Radical cyclists peddle sharrow agenda

In the middle of the night, with no warning at all, pedestrian infrastructure was savagely attacked by a gang of bike riding anarchists known to authorities only as the Other Urban Repair Squad (OURS).

In the middle of the night, with no warning at all, pedestrian infrastructure was savagely attacked by a gang of bike riding anarchists known to authorities only as the Other Urban Repair Squad (OURS). Shunning reason and civilization, these brutes painted another round in the series of sharrows marring our streets since 2009.

Or not.

Maybe a group of concerned citizens got together and decided to take up arms (read: paint) in the name of improving local cycling amenities. You figure it out.

Sharrows are road markings indicating a shared-use lane where roads are too narrow to incorporate a bike lane. OURS has been painting these markings around the capital since 2009, focusing on high-traffic areas with little existing bicycle infrastructure.

Yukon Duit, spokesperson for OURS says the group is painting sharrows to highlight the gap between car and bike infrastructure upgrading and maintenance in the capital.

“We’re talking about bike lanes that just disappear into the ether in the middle of a route. Imagine if these were vehicle routes — we would never do that to cars.”

According to councillor John Luton, due process — meaning engineers, studies, and consultation — is still what’s needed. OURS, in contrast, is undemocratic and unsafe. “I want this decision made by professionals, not by the self-appointed vanguard of cyclist’s interests,” Luton says.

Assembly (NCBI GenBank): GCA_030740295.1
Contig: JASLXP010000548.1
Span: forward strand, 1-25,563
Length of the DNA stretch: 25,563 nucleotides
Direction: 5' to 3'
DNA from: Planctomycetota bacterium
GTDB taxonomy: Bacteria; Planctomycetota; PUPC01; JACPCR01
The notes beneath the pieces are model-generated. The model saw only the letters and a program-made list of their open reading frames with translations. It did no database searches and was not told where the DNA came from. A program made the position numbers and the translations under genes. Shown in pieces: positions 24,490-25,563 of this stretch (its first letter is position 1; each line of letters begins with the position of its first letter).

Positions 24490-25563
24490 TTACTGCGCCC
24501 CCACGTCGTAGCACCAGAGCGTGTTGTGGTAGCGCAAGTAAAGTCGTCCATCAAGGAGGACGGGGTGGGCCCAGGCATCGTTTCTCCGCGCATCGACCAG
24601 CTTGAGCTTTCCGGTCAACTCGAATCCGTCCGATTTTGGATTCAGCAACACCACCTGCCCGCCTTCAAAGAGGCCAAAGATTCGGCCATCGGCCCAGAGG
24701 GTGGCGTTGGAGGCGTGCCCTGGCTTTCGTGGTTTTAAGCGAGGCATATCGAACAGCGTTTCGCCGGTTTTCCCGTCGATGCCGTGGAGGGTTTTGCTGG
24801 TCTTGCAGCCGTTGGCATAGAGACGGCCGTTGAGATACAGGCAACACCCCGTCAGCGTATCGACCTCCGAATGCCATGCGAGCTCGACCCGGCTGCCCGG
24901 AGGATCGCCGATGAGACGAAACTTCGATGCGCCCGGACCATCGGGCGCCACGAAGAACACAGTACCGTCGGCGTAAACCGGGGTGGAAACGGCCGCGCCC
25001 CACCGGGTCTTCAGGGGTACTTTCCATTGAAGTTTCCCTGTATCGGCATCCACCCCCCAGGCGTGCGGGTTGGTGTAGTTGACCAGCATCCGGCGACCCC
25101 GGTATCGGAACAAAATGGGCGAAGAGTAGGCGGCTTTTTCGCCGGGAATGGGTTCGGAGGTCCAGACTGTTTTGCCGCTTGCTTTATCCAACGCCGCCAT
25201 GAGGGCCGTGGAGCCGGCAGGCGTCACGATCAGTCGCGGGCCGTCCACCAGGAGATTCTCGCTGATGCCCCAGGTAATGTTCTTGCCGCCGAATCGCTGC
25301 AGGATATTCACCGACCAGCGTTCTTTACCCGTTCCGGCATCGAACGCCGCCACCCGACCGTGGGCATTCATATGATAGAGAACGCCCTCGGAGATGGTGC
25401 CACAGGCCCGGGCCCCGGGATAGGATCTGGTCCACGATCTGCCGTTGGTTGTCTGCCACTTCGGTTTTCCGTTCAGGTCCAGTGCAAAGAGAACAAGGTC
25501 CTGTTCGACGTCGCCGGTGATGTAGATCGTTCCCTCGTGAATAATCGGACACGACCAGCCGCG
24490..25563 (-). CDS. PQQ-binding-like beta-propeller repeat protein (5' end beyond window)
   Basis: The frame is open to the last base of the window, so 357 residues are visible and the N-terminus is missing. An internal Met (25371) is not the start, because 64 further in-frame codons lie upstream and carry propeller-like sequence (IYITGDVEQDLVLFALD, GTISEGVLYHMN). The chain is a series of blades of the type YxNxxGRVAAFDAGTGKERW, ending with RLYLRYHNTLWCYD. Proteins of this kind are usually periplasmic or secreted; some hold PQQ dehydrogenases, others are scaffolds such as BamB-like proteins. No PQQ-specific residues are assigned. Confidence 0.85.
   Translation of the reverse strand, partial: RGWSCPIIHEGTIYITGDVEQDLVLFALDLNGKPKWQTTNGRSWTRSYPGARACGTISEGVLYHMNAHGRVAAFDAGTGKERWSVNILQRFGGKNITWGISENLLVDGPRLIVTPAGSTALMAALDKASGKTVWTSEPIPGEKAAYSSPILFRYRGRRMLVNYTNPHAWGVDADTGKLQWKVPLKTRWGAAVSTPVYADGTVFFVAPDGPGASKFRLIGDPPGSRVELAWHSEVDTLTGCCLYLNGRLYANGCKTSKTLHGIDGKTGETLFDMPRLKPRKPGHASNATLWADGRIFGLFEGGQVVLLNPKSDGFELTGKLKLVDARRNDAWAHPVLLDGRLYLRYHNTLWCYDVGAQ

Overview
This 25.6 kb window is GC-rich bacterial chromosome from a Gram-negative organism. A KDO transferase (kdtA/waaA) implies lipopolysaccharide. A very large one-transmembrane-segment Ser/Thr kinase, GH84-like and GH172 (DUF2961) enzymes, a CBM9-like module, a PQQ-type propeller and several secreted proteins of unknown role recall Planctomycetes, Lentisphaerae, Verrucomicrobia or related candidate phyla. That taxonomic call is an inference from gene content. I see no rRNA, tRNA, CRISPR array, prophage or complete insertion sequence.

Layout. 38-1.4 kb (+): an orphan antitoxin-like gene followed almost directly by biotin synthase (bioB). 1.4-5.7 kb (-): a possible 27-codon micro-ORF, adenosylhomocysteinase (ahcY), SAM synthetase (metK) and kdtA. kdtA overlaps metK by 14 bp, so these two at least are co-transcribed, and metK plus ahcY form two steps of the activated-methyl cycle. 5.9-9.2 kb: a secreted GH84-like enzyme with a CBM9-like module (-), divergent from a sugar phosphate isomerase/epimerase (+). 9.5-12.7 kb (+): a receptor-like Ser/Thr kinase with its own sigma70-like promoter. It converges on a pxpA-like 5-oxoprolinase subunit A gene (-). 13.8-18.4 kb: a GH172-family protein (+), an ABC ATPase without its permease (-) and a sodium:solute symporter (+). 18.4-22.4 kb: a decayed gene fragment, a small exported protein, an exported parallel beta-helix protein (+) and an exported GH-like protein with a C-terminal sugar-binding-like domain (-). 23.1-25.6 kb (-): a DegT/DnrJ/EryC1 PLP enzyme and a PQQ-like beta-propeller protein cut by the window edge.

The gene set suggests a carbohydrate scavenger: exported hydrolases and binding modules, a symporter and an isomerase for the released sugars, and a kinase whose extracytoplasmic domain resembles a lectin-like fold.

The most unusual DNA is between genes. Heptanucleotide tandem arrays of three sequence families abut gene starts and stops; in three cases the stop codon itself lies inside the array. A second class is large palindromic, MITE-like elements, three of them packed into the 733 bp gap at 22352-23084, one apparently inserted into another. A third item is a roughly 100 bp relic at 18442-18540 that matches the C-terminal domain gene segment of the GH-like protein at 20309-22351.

Or maybe not.

“This is exactly what democracy looks like. It’s engaged citizens helping to shape the public sphere,” says Duit. “The City of Victoria collapsed its one formal group for cyclists to have their voice, so there’s no longer a direct route for cyclists to communicate our needs to the city.” As far as Duit is concerned, OURS is filling that void.

While the group doesn’t necessarily adhere to Transportation Authority guidelines when applying sharrows, Duit says that’s not the idea.

“Our point is not that we’re using the exact materials and spacing,” Duit says. “Our point is that the city should be doing it. This is the next best thing while we wait for the city and the region to take action. Of course the city is going to do a better job — that’s the whole point.”

In the end, while the goals of activists, radicals and officials (in this case, anyway) appear to coincide, debate over method may still doom future sharrows to less-than-legal status. M

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